Example #1: Write a story about the information shown in the graph.
Example #2: Create a new representation of the article utilizing graphs and/or tables.
(Clarke, pg. 10)
Having completed one of these exercises, how did the exercise help you to better understand the domains of Mathematical Literacy?
There are many mathematical tools that a math literate student can use. However, more importantly, students must learn how, when, and why to use the tools that they have learned. Teachers help to shape students fluency in using tools to make meaning out of the situations that they encounter in problem solving through mathematics.
- Tool Possession: Does the student have the tool to solve a problem? (For example, can a student take an average of a set of numbers).
- Tool Understanding: Does the student know how to use the tool? (For example, if a student is given an average of a set of 5 numbers, can they develop a set of data that results in the same average).
- As a Concept: Is the student able to use a real world situation to demonstrate an understanding of the concept? (For example, using a string to measure and display the average height of a group of students).
- Tool Application: Can the student apply the tool using a real world context? (For example, finding averages related to expenses, incomes, or sales).
- Tool Selection: Does the student know when to use a tool? (For example, if a student is given an open-ended question that can be solved using averages, can they appropriately select that tool to solve the problem).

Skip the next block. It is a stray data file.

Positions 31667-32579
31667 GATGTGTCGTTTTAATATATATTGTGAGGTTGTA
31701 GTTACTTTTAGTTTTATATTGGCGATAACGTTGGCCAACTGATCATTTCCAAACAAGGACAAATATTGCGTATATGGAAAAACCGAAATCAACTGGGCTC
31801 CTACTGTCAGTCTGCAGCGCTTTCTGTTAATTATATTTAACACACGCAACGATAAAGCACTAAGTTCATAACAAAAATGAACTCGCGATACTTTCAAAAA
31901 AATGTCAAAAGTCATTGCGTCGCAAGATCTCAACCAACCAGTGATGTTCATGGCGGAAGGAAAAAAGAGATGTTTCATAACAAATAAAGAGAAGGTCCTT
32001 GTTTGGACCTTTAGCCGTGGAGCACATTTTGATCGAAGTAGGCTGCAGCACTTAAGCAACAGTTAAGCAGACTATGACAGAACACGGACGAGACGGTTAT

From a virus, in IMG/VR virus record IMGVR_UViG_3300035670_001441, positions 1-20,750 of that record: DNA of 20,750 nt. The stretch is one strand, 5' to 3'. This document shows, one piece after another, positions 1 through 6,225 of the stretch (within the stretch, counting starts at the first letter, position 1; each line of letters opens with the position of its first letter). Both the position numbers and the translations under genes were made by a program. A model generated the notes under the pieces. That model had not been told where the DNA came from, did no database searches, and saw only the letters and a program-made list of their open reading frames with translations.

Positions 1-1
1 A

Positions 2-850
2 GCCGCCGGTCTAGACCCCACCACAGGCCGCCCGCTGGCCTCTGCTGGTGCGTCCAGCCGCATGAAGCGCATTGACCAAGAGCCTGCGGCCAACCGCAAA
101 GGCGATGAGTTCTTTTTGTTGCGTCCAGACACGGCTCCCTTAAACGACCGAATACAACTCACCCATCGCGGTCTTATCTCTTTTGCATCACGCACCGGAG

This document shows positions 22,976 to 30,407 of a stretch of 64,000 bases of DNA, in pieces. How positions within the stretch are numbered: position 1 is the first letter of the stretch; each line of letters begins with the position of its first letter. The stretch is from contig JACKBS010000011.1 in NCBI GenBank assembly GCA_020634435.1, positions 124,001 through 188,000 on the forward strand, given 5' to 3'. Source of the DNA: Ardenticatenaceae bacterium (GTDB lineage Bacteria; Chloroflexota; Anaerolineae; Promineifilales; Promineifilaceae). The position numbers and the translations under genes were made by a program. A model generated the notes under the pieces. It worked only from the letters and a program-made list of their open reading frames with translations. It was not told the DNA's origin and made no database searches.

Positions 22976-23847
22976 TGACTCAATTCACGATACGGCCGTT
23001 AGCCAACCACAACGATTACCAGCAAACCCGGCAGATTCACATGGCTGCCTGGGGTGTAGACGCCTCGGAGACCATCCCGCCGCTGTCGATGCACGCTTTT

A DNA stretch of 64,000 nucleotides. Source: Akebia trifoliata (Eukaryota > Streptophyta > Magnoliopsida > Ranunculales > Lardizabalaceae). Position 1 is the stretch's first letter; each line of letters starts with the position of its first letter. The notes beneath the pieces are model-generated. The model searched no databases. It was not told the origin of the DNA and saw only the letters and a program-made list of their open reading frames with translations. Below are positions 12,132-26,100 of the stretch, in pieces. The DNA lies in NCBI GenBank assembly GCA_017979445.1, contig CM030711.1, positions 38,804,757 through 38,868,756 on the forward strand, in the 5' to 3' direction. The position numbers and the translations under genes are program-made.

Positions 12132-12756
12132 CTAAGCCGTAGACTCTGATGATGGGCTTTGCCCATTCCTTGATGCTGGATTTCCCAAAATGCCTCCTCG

When students are fluent in the usage of mathematical tools they can better work their way through the problem solving process. In addition, when they can do this, they will be able to better communicate and express how they solve problems and what tools they decided to use when/how to solve those problems.
In Mathematics, there are a many different ways for students to think about mathematics in order to create the most meaning out of what they are learning. Sometimes, it is more important for students to be aware of their own thinking about a problem then to simply attempt the problem. When students are able to think about the best way to look at a problem, they can better generate a solution pathway into working through the mathematical ideas presented.
- Abstraction: a student’s ability to decontextualize a problem; recognize the mathematical ideas outside of the situation of the problem.
- Contextualization: a student’s familiarity with mathematical ideas in a variety of contexts/situations.
- Interconnectedness: a student’s ability to change how the information is represented and still see the similarities in mathematical ideas throughout.